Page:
Iraq: June 9, 2005

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More towns in Iraqi's "wild west" are making peace with the government. The usual drill is not another Fallujah, but a government official meeting with local tribal and religious leaders, where an offer is made. It is pointed out that Iraqi and American troops are coming. Neighborhoods that support the government will see little or no fighting, as a search is made for weapons, bombs and the like. Neighborhoods that wish to resist will be hit hard. By now, everyone knows how smart bombs work. Increasingly, Sunni Arab leaders are being told, by their followers, that all this violence is not worth it. After Saddam fell, Sunni Arabs continued to believe in fantasies. For the last two years, the collective delusion was that the Americans had no stomach for guerilla war, and the Kurds and Shia Arabs could never get a government together. Today, Sunni Arabs who can get away on a little vacation, go north to the Kurdish north, or south to Shia Basra. In both places you can sit in an outdoor cafe without fear of a suicide bomb going off down the street. The Kurds and Shia have more jobs, more reconstruction and less crime. The Sunni Arabs don't want to live in their own mess any more. They don't want to live in a combat zone, especially while the Kurds and Shia are not.

For Sunni Arabs to support the government, it often means fighting with the terrorist groups, and sometimes the criminal gangs they are allied with. The government offer includes help in building up local security. It has not gone unnoticed that Iraqi police are a lot more effective than they were a year ago. The government also has police commandoes who can go into any area, no matter how well defended, and take out terrorists or other heavily armed enemies. No longer does the government have to depend on the Americans for this sort of thing.

The bad news is that over a million Sunni Arabs are still hostile to the government, and any foreign troops in Iraq. Many are propelled by religious beliefs, as well as the "we are superior and should be running the place" attitude that Sunni Arabs have been cultivating for centuries. These guys are willing to keep fighting.  The government doesn't want a blood bath, and they know that millions of Shia Arabs and Kurds would be willing to carry out a general massacre of Sunni Arabs, as payback for past sins. So the government goes to each town and neighborhood, gets the local leaders together, and makes the offer. Those who refuse are free to go home and get their guns and followers together for their last stand. Some of the leaders who refuse the government offer, do so because they know most of their followers want to fight on. But more and more, Sunni Arabs are deciding that there's no future in all this violence. You fight the Americans, you die. And, increasingly, the odds aren't much better against government troops or police.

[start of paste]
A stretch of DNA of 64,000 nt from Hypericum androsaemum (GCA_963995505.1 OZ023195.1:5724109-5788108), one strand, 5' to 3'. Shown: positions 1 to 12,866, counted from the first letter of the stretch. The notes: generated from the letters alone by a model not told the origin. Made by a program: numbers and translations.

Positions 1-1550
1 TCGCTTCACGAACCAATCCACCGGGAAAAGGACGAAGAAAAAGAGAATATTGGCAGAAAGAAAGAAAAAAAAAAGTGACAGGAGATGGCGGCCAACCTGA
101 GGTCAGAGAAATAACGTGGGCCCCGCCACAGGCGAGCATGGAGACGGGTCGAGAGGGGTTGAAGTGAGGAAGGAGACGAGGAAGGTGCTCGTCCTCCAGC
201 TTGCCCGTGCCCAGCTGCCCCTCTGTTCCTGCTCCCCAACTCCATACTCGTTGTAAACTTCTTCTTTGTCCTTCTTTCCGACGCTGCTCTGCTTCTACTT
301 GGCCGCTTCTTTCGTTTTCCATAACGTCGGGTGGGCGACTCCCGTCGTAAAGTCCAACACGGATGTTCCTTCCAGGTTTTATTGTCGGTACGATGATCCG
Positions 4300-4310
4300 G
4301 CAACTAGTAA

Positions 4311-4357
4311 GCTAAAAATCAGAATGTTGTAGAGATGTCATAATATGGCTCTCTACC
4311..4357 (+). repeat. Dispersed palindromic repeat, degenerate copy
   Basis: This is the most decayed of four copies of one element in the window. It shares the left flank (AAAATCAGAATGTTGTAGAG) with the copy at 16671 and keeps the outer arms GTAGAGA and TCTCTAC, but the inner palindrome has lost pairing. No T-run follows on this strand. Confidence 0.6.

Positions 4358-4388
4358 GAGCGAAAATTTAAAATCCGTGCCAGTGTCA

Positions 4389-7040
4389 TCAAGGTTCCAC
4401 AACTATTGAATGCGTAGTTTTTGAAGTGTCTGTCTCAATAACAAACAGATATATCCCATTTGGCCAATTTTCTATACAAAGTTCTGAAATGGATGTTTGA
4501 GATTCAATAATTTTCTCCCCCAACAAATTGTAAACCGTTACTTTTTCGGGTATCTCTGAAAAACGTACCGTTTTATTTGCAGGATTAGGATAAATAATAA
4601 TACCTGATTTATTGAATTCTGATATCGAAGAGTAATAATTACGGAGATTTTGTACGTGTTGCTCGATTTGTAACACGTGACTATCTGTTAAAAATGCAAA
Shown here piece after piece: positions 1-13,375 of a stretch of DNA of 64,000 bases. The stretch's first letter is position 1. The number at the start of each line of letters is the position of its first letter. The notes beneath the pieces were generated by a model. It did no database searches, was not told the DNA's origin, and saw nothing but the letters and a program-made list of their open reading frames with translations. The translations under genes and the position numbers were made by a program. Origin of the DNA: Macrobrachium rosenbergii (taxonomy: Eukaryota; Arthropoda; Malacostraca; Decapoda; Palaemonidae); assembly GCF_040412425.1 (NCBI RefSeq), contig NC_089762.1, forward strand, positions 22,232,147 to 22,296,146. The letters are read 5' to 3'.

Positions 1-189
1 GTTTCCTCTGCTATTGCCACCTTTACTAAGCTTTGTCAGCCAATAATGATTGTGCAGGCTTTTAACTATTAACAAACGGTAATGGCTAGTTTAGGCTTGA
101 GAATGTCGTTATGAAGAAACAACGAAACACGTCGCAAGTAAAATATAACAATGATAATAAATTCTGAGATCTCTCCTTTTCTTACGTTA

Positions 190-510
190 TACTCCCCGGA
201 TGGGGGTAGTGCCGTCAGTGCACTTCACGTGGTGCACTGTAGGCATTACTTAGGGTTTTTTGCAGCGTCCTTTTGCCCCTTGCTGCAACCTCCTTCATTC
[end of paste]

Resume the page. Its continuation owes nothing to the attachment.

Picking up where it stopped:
However, there are other dangers in Iraq, and the most common are  the tribal, ethnic and religious militias. The government has not cracked down on these private armies, or the warlords that control them. Being a tribal chief still means something in Iraq, a country with over a hundred tribes. Americans, who saw similar private militias disappear in the United States several generations ago, cannot understand why Iraq clings to this ancient concept. But to Iraqis, a warlord and his tough guys, is the last refuge in an uncertain world. While the concept of democracy is appealing to many Iraqis, the concept of getting together and forming an armed gang to impose your ideas, is an ancient one in the region.

Meanwhile, as in Afghanistan, al Qaeda is relying more and more on foreign fighters. Creating its own "foreign legion" militia. The local al Qaeda supporters are melting away. Using foreigners as  enforcers has not made al Qaeda any more popular. Terror doesn't engender trust and enthusiasm, only fear. The al Qaeda approach didn't work in Afghanistan, and it's not working in Iraq. And the hundreds of Iraqi warlords and their gangs will still be sorting it all out for years to come. 

 

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